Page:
Today, most renderers are driven by either CPU or GPU, observed Stevensen. “What we would like to do is to include two ore more renderers to allow [our clients] to pick and choose from. Going to the next level, the software will look at your machine and use the appropriate renderer for the job.” Bunkspeed SHOT currently allows users to render on CPU, GPU, or in a hybrid mode, an approach that fits into RTT’s strategy.
As RTT loosenens its purse strings for Bunkspeed, RTT itself is also getting a fresh infusion of cash, from none other than the German manufacturing titan Siemens. RTT’s “continuous double-digit growth since its inception in 1999″ convinced Siemens Venture Capital (SVC) to participate, according to RTT’s announcement. SVC’s investment in RTT amounts to a 10% stake, according to Stevensen.
“SVC has the means and the know-how to bring RTT to the next level. We look forward to starting this new era of our company’s development, which will offer us additional growth opportunities,” stated RTT’s Fuchs. SVC is the seed fund that comes from the parent company of Siemens PLM Software, the division responsible for developing and marketing high-end 3D modeler NX.
Earlier this week, I flew to Los Angeles to join the people who skinned the 10-foot-tall Na’vis in Avatar, polished the metallic armor worn by Iron Man, and helped a Viking kid soar in How to Train Your Dragon. I found them trading secrets and demo reels at SIGGRAPH 2010.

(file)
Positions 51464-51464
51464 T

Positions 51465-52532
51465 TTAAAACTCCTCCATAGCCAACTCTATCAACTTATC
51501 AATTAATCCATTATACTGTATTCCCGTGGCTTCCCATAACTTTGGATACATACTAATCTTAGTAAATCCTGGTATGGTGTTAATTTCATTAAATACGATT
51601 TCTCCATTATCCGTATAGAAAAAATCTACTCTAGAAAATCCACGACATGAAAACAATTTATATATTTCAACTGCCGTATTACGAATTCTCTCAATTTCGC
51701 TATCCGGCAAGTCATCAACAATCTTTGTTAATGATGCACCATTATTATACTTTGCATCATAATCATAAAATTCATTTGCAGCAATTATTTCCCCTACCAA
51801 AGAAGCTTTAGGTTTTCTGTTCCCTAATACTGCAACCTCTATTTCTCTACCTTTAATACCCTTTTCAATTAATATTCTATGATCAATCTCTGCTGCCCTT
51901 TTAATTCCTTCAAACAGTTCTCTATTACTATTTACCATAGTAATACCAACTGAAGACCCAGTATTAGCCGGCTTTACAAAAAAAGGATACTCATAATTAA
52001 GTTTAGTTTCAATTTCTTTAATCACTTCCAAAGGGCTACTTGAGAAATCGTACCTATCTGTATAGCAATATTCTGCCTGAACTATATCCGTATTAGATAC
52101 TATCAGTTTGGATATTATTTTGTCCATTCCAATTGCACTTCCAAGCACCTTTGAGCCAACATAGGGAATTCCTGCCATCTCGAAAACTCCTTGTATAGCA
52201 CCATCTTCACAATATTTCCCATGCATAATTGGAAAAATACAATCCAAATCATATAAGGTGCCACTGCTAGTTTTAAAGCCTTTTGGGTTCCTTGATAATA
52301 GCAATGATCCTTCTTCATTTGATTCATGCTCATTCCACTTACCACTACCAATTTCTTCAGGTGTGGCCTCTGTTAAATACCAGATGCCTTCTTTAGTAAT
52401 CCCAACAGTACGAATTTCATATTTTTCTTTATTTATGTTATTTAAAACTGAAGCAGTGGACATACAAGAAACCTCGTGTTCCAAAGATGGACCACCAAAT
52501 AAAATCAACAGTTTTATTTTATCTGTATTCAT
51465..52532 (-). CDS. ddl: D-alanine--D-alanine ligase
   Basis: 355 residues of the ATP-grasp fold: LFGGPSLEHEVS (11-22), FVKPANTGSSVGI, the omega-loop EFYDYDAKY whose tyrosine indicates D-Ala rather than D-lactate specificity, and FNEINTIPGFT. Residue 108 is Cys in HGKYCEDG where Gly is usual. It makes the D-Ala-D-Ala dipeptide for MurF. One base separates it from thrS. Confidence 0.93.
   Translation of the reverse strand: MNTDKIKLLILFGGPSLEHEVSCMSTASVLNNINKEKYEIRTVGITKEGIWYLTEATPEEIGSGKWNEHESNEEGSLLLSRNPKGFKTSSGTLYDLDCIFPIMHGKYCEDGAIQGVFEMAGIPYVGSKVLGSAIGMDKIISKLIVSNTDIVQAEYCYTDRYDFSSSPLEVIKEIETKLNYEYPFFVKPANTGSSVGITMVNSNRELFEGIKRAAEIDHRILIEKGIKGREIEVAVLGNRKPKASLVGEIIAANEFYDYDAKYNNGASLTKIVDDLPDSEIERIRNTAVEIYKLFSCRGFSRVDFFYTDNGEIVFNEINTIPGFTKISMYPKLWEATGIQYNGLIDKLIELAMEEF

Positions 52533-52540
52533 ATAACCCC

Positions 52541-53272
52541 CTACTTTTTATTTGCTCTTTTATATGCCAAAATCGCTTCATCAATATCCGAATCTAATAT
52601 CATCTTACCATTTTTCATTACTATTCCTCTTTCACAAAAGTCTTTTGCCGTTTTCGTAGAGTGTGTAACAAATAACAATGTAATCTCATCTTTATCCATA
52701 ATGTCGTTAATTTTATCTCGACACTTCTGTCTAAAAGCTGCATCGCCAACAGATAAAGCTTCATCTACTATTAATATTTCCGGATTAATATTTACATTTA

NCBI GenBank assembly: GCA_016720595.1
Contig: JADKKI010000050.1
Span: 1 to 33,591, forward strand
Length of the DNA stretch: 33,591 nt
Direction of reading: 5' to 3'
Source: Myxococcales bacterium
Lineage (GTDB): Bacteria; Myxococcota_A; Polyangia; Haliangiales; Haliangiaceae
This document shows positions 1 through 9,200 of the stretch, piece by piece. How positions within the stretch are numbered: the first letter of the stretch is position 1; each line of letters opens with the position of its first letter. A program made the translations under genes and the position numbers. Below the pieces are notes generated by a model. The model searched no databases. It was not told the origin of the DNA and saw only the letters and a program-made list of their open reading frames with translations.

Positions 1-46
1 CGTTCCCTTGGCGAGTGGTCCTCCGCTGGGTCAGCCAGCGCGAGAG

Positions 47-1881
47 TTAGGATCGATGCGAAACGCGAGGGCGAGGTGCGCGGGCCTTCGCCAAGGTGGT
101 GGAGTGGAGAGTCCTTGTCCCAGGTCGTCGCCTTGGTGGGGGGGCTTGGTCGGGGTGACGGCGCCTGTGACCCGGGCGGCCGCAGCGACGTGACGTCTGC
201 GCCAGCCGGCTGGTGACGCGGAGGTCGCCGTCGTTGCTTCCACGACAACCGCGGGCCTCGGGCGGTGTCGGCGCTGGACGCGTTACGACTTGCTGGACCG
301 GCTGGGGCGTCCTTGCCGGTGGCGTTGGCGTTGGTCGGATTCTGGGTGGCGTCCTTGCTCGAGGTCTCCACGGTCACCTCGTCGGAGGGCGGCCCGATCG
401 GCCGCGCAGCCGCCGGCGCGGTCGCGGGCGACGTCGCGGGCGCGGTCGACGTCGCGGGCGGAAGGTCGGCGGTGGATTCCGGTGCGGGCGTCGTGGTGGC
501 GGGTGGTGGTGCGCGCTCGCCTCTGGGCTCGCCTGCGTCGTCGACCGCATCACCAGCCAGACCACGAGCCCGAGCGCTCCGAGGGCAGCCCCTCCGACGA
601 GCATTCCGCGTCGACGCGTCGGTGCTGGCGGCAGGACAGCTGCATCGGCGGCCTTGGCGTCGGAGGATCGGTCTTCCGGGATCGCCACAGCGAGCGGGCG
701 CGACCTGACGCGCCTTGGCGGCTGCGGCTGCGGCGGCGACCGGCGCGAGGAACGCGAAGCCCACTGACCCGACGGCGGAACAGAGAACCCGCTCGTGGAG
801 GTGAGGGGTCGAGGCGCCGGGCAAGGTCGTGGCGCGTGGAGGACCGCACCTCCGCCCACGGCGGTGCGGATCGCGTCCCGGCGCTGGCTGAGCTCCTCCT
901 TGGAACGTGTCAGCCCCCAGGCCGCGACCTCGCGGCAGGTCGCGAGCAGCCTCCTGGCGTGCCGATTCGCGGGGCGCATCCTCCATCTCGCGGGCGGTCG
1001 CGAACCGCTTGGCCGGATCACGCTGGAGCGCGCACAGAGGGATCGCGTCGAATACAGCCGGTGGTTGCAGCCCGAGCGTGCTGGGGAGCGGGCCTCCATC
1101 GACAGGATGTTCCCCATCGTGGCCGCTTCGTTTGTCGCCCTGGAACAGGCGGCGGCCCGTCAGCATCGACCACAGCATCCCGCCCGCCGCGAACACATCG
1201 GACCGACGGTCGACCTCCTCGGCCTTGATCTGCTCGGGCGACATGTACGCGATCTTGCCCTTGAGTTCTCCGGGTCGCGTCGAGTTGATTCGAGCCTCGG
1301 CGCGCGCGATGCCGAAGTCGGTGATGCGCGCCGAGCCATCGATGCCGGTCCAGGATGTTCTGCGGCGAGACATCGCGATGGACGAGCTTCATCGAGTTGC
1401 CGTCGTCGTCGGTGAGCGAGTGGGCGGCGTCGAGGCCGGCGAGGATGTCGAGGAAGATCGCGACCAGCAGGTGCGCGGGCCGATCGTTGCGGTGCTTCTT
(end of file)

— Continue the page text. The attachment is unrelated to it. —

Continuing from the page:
The annual pilgrimage for animators, movie makers, and game developers also attract those who want to hire them. Intel booth staff handed out postcards that read, “Intel is Hiring,” pointing to Intel job postings. Sitting before a crayon-colored dollhouse, Pixar Canada recruiters interviewed people on the spot. Clutching their portfolios (and hiding their anxiety), many fresh-faced graduates queued up for the Job Fair.
The Emerging Technologies Pavilion, always popular with the hands-on crowd, has become the place to get a glimpse of the future. This year’s installations include a soup can-style 360-degree stereoscopic projection device, a touch-enabled stereoscopic terrain navigation table, and fibrous textures that light up in response to human touch. Promising or puzzling (sometimes both), these working prototypes are tangible proof that innovation is alive and well.
The kind of innovations these pixel pushers undertake — high-resolution renderings, full-length animated features, stereoscopic imaging, to name but a few — require tremendous computing power. One alternative to meet these demands is to acquire more CPUs and GPUs; another is to take better advantage of the existing multicore processors through parallel computing.
CPU and GPU: Friends or Foes?
Two of the largest booths in the exhibit hall belong to Intel and NVIDIA, the CPU and GPU giants. In one aisle, Intel touted the horsepower of Intel Core i7 and Intel Xeon chips. In the next aisle, NVIDIA boasted its new Fermi-based Quadro cards: Quadro 4000, 5000, and 6000. (Intel’s presentation: “How leading content creation and gaming applications take advantage of Intel Core i7 and Intel Xeon platforms”; NVIDIA’s talk: “iray-CUDA accelerated photorealistic rendering.”)
In the last five years, multicore computing has become the norm. The latest generation Intel Xeon processors are available with up to 8 general-purpose computing cores. Quadro 7000, one of NVIDIA’s latest GPUs, houses 896 CUDA processing cores. Even the entry-level consumer notebook Dell Inspiron 1545 now comes with a dual-core Intel chip. Dell Precision M4500, a workhorse beginning at $1,239, comes with Quad Core Intel i7 chips.
But hardware makers like Intel and NVIDIA must now encourage software developers to catch up, to write (or rewrite) code that takes advantage of parallel computing, to harness the additional computing cores they’ve already sold.